The Trinity Minerals website also showcases some specimens of Namibian shattuckite which most certainly are photogenic, and represent discoveries of superbly dramatic specimens of this material over the past two or three years. Baby-blue, finely fibrous crystals of shattuckite form dense cavity-lining coatings with mammillary surfaces in massive yellow-white calcite or massive blue chrysocolla; in some elite specimens brilliant green malachite also appears, as sharp “primary” crystals or acicular sprays. The best and most beautiful specimens show very deep cavities into which one peers, enjoying how the shattuckite surfaces ripple with pale to deep blue chatoyancy. Then again, in other specimens the deep cavities are lined by quartz crystals to a few millimeters individually, and these crystals are lustrous and uniformly bright blue from included shattuckite. John Veevaert’s May 2008 update offers about 20 specimens of shattuckite, shattuckite/malachite, and shattuckite-including quartz; Lehigh Minerals ( also has an appealing selection of miniature to cabinet-size pieces. Here again, though, we must face a locality-designation problem (hey, at least no Chinese words are involved this time). Both Lehigh and Trinity place the shattuckite occurrence in the Kaokoland (or Kaokoveld) region of northwestern Namibia, but Trinity gives “Kandesei, Kunene” while Lehigh gives “Okandewasi.” Neither Kandesei nor Okandewasi appears in the index to Ludi von Bezing et al.‘s recent book Namibia: Minerals and Localities, although that excellent work does report significant shattuckite specimens from the Mesopotamie mine and from the Omaue dioptase prospect, both in the Kunene district of Kaokoland. John Veevaert of Trinity relies for his information here on Namibian-minerals expert Ernst A. Schnaitmann of Windhoek, who assures him that the shattuckite specimens indeed come from a place called Kandesei, which is the same place as Okandawasi—its name in the local Herero language. The Omaue dioptase prospect is a different and distinct, though nearby, locality. Schnaitmann also is sure that the commonly seen attribution of shattuckite specimens to “Otjikotu,” Kaokoland, is incorrect, there being no place by that name in Namibia (the closest thing to it is a lake near Tsumeb called “Otjikoto”)—and so, by these lights, we should change “Otjikotu” to “Kandesei” (alternatively, to “Okandawesi”) on our labels. Anyway, there is no problem at all about stating flatly that these shattuckite specimens are the species’ best examples yet found anywhere in the world.

Montebrasite, 4.1 cm, from the Telirio mine, Linopolis, Minas Gerais,
Brazil. John Veevaert specimen and photo.

Now that, four days after I first posted this report, I am so very virtuously revising and updating it, I will mention a couple of attractive new Brazilian things that John Veevaert picked up at the Costa Mesa, California show in mid-May and has just added to his Trinity Minerals site. From Brazilian-minerals impresario Luis Menezes, John procured some very pretty new specimens of montebrasite from the Telirio mine, Linopolis, Minas Gerais (this locality recently has outdone itself in superb specimens of brazilianite). The montebrasite comes as loose, very sharp, part-gemmy, palest yellow to colorless tabular crystals, some single and some butterfly-twinned, to more than 4 cm. Also, from the famous magnesite mines of Brumado, Bahia, Brazil, John now has some lovely small-miniature specimens with sharp, part-gemmy, trigonal crystals of uvite perching lightly on gleaming white clusters of razor-sharp little magnesite rhombohedrons; the uvite is strongly pleochroic, showing, when rotated slowly and lovingly in the light, as alternately green and brown.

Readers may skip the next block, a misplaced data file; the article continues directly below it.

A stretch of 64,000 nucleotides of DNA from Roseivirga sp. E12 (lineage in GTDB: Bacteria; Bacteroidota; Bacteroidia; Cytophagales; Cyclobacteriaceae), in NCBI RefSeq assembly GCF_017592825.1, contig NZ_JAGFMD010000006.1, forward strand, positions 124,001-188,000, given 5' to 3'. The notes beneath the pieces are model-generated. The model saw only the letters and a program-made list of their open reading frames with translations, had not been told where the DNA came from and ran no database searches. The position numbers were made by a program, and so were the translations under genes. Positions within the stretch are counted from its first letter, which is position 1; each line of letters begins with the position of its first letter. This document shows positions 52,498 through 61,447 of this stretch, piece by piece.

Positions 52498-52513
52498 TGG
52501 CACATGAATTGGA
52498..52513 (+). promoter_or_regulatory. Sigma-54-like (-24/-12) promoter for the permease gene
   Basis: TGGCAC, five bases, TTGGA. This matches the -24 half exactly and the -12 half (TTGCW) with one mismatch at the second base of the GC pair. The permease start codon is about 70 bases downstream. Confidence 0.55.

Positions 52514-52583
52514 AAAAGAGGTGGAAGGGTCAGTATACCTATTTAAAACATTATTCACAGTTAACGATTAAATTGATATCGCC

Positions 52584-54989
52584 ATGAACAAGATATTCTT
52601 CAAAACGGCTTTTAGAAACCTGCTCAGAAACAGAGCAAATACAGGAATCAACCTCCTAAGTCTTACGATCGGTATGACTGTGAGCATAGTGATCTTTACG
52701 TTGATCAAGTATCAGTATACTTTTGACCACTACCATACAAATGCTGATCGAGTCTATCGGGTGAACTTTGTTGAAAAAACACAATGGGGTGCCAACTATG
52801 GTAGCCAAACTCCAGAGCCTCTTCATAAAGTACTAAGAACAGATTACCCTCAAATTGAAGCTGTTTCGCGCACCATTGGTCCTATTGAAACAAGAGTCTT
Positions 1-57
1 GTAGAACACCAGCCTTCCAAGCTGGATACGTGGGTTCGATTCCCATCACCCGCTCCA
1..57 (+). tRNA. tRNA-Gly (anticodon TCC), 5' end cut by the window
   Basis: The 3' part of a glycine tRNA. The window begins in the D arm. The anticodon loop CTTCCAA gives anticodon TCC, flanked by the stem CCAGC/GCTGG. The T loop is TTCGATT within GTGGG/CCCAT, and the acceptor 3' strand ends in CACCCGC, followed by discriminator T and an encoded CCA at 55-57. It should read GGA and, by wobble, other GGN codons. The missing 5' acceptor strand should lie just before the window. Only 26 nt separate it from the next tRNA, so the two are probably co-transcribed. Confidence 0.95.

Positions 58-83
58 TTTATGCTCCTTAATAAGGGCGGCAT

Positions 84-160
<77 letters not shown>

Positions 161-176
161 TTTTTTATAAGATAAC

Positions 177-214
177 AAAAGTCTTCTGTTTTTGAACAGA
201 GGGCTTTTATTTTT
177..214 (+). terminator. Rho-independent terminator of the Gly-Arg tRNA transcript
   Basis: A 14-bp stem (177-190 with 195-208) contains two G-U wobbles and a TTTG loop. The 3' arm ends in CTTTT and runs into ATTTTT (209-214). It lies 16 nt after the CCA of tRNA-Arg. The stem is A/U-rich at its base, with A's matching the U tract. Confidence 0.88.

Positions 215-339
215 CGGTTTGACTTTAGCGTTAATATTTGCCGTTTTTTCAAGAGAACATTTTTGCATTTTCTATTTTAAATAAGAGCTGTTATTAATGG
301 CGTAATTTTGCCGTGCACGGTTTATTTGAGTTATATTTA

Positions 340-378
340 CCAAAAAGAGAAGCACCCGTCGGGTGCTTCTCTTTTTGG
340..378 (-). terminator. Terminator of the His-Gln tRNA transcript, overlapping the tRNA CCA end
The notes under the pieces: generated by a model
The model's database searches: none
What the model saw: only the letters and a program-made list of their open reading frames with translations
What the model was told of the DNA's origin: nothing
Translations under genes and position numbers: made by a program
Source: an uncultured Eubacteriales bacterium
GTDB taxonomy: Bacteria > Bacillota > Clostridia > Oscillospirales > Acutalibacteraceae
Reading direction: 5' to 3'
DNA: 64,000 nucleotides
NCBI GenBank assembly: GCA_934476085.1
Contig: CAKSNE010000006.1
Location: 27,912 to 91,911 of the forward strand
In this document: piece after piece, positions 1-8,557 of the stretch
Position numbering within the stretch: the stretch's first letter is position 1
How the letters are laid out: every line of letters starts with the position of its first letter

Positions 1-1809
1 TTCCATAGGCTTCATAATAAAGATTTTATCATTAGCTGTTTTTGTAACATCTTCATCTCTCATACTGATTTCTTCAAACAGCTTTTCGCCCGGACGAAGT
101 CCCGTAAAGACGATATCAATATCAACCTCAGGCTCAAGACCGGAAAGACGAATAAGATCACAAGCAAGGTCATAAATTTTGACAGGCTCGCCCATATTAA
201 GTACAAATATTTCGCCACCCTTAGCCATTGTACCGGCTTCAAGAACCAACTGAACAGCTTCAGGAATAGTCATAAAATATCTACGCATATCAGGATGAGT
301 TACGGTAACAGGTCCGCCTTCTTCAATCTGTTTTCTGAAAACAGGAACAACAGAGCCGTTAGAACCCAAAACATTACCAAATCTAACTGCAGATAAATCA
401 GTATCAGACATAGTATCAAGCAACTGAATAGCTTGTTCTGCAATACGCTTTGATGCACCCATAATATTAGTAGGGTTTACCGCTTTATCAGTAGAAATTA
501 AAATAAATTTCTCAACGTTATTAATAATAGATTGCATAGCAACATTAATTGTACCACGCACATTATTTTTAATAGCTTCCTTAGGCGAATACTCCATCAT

In this space last time I mentioned Jordi Fabre’s new specimens of the rare aluminum phosphate senegalite found recently at the species’ type (and only important) locality, the Kouroudiako deposit in the Republic of Senegal, on the westternmost bulge of Africa. And now I’ve heard from French geologist Cédrick Gineste, who runs Pengea Minerals (, and who informs me that several more fine new senegalite specimens are available on his site: they were dug by a German collector, though Cédrick himself is the one who “rediscovered” the locality in 2000. Based as he presently is on the French Pacific island of New Caledonia, Cédrick also sells something from there that is rather peculiar, withal quite attractive: lustrous apple-green, botryoidal coatings of “garnierite” on matrix, a few miniature-size specimens of this material having been found very recently in the Thio nickel mine, New Caledonia. Yes you do know, if only vaguely, what I am talking about, from that dreamy browsing in old reference books that you like to do: for instance, my 1949 Dana/Ford Textbook of Mineralogy lists the hydrous Ni-Mg silicate “garnierite” as occurring “in serpentine rock near Noumea, capital of New Caledonia, associated with chromatic iron and steatite, where it is extensively mined.” Well, “garnierite” has been discredited as a species name: Bayliss’s Glossary of Obsolete Mineral Names (2000) equates it to the species pecoraite and népouite, and népouite, according to Fleischer’s Glossary of Mineral Species (2008), is a hydroxide and silicate of Ni and Mg, dimorphous with pecoraite and forming a series with lizardite. But when and where before have you seen any New Caledonian “garnierite” for sale, and have you ever thought that the material could be pretty?

“Garnierite,” 2.5 cm, from the Thio nickel mine, French New Caledonia
(South Pacific Ocean). Cédrick Gineste specimen and photo.

Last time (in March) I ended by mentioning the ongoing sale of specimens, especially fabulous thumbnail-size specimens, from the Jim and Dawn Minette collection, on Dan Weinrich’s site (; let me end here by repeating the recommendation while adding an update. On May 12 Dan posted 31 more Minette specimens, presenting more of the same in the way of rarity, matchless aesthetics, and general Class. Featured this time are many old English pieces of miniature to cabinet size—who doesn’t love those pellucid calcites and princely blue barites from Cumbria?—but thumbnail priorities are also being served. I suppose I’ll have to provide an example again. All right…here’s the finest thumbnail-size cuprite from the Onganja mine, Namibia, that I have ever seen, priced, reasonably enough, at $750. At September’s Denver Show, courtesy of Dan Weinrich and/or Dave Bunk, we will get our first crack at the Minettes’ significant subcollection of smithsonite…maybe that makes a good little cheer-up thought to wrap around us, like a modest magic heat shield, as we veer into summer.

Cuprite, 2.3 cm, from the Onganja mine, Seeis, Namibia.
Former Jim & Dawn Minette collection. Dan Weinrich specimen and photo.

For questions about this column, please email Tom Moore.